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The Story of the World's Fastest City
In 1950 first hospital opened in Dubai, but native women refused to give birth there because they heard that doctors cut open women's stomachs to get baby. So they continues to give birth at home, with terrible infant mortality rates. Not until ruler's wife had her baby at the clinic did the local women relent.
The rest of the UAE - Abu Dhabi, Saudi Arabia, Kuwait - used their oil wealth to subsidize cushy lifestyles and overpaid bureaucracies. They parked their wealth in passive overseas investments and got perhaps 10% returns. Dubai invested in infrastructure and got back $5 for every dollar invested.
Sheik Zayed, who took control in 1966, ruled Abu Dhabi. He gave every citizen 3 or 4 peices of land - one for a home, one for a commercial building, one for a workshop or factory and one for a farm. He never kept more than 3 wives, one less than the legal limit, so that there was always a slot when he found an eligible girl.
Sheik Rashid the Dubai equivalent. He started Dubai's sprint. His son Mohammed, carried it on. Gulf Air, then the dominant airline in Persian Gulf, tried to bludgeon Dubai over an access issue. In response, Mohammed closed their office, hired a local BOAC rep to start an airline, and put his half-brother Ahmed, who had never had a job, in charge. The airline became Emirates, today one of the biggest international airlines in the world. Ahmed turned out to be a smart and decisive leader.
The Burj Al Arab (Tower of the Arabs) became the most significant Arab building in last 5 centuries. Sheik Mohammed was the dream client. He was enthusiastic and decisive, and no planning rules applied to his projects. Above all, it had an unlimited budget. It's purpose was to put Dubai on the map. It didn't matter that it would never repay the investment.
Sheik Mohammed employs a squad of mystery shoppers who go round bureaucracies posing as prickly members of the public seeking government help. Their reports are instrumental in determining promotions and sackings.
Dubai levies no income, property or corporate taxes. Taxes imports (5%) and levies on hotel rooms and restaurant and liquor sales, plus a tax on apartments and offices. But most of budget comes from profits of businesses like Emirates.
State run businesses have a bad name usually because they were run by incompetent party functionaries who had no incentive to create quality businesses.
Palm islands all designed by an ex-Christchurch NZ artist William Pickering. Arguably the largest palette ever for an artist - even exceeding Cristo's works. Certainly the only art you can see from space. Story goes that Sheik Mohammed told ports boss Bin Sulayem to build some more beachfront. In 1997 Bin Sulayem was on holiday with his family at Surfers Paradise, where Pickering had a design studio. Bin Sulayem happened to see a painting which he liked, tracked down Pickering and asked him to design an artificial atoll with a lagoon. He did that, but also showed him a palm tree design which had more beachfront and had the advantage of being attached to the mainland with a causeway for the trunk.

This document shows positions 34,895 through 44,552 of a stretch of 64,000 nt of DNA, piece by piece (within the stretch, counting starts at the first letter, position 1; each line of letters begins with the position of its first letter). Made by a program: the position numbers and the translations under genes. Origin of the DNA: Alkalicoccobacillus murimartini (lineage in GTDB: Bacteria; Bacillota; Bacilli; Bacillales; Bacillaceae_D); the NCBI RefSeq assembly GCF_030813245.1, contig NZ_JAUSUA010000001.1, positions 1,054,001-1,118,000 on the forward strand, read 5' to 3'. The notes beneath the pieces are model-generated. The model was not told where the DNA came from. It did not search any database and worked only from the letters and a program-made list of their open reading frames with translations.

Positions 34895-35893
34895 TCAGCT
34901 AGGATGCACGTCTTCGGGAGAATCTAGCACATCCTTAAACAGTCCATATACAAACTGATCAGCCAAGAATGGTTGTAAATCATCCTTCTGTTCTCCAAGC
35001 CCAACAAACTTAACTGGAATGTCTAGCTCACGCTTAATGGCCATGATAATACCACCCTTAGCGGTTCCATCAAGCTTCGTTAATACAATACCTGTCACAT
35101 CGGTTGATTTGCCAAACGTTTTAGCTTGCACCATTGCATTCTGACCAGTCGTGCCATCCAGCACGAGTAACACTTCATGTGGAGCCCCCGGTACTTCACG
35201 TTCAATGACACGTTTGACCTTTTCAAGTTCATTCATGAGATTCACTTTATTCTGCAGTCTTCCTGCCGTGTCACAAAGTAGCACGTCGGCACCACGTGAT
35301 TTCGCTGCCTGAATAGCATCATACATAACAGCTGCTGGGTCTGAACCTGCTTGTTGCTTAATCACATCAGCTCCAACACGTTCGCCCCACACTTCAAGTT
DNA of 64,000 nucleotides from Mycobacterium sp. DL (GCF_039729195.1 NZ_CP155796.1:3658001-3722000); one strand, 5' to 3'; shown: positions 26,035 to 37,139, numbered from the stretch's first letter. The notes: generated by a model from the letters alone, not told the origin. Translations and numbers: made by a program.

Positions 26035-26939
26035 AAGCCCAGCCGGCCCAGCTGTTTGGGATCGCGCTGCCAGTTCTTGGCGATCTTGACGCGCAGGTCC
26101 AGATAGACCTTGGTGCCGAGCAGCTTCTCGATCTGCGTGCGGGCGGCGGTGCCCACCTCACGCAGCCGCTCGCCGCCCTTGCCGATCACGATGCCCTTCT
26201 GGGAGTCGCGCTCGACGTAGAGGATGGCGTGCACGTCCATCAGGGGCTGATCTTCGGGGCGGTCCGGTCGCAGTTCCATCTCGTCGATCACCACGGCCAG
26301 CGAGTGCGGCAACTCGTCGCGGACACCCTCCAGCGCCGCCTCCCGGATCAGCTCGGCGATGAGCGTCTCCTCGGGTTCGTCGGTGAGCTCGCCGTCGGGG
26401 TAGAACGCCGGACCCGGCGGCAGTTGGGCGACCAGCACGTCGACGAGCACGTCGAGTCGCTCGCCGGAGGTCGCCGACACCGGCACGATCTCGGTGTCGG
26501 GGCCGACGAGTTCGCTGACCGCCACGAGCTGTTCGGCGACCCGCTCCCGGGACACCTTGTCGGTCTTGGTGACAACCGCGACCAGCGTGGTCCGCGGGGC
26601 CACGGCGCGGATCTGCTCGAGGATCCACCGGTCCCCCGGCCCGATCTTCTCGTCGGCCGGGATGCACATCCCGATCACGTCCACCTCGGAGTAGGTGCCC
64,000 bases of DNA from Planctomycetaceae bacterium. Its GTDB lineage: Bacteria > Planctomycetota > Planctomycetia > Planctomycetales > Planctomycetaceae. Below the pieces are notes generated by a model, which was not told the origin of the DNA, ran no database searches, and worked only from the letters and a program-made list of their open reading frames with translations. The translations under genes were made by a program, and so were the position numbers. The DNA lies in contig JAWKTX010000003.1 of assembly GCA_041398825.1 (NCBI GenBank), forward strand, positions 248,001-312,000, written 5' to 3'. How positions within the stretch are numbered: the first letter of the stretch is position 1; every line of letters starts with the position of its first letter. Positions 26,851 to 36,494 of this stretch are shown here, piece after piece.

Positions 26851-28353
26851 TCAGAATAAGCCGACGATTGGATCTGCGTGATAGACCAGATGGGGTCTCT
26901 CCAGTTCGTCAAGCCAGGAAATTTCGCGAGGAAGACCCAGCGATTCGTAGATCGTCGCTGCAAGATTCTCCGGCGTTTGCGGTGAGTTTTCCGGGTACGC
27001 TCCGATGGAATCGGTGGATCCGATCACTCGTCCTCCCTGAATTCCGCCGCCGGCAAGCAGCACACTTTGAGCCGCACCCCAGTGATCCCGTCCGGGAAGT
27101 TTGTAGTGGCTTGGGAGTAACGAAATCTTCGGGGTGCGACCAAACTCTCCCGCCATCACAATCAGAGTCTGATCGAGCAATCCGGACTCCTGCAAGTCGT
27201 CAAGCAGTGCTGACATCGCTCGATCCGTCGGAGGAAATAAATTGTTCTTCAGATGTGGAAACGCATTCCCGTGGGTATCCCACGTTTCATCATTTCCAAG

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To pick a site, Bin Sulayem and Pickering just flew along the coastline in a helicopter and decided on a site right in the middle. To market the mansion sites, Dubai priced them cheap. They got the English soccer team to stop in Dubai, persuaded David Beckham to buy a plot, and all the rest followed as well. The guys who bought off the plans made out like bandits. The initial price was $1.3 million, but they sold and resold, eventually hitting $9.5 million by 2008.
The Gulf is one of the few places you could build artificial islands. Even 3 miles out to sea the water is only 30 feet deep.
The height of the Burj makes for unusual experiences. You can watch a sunset at ground level then ride to the top and see it again,
Sheik M put lot of emphasis on making govt services more efficient. Every dept benchmarked against the world's best govts - Singapore, NZ, Australia and Canada. Managers could only keep their jobs if they climbed rankings in competitiveness, transparency and efficiency. Once, he appeared at the airport at 1am, watching disgruntled passengers coping with lengthy baggage waits and customs. He demanded an immediate improvement - managers working at night as well as on calmer day shifts, and extra facilities and streamlined custome routines.
At one stage Sheik M's eldest son, Rashid, was his favourite and heir apparent. But they must have had a falling out because one day in 2008 Rashid's palatial villa was demolished without explanation. The trees, bushes and driveway were torn up, the swimming pool filled in, the garden bulldozed. The whole section was levelled and left as a pile of rubble.
1.9 million Indians live in the UAE, compared with about 1 million Emeratis. About half of the Indians live in Dubai. Most of them are labourers, but also many doctors accountants and bankers. Labourers come from most of East, spending most of their lives working 60 hour weeks to send back a stipend to wives and children they never see. "They are like candles burning and melting to light others."
Friday is the day off, but it is also the day that the Dubai bus services don't run from the workers' suburbs - they don't want the dirty labourers hanging around the tourist or shopping areas they've helped build.
About 800 men die each year from falls on construction sites. Often they are wearing safety harnesses, but the escue services don't get to them in time to prevent suspension trauma, where blood pools in extremities, they lose consciousness and perish within an hour.
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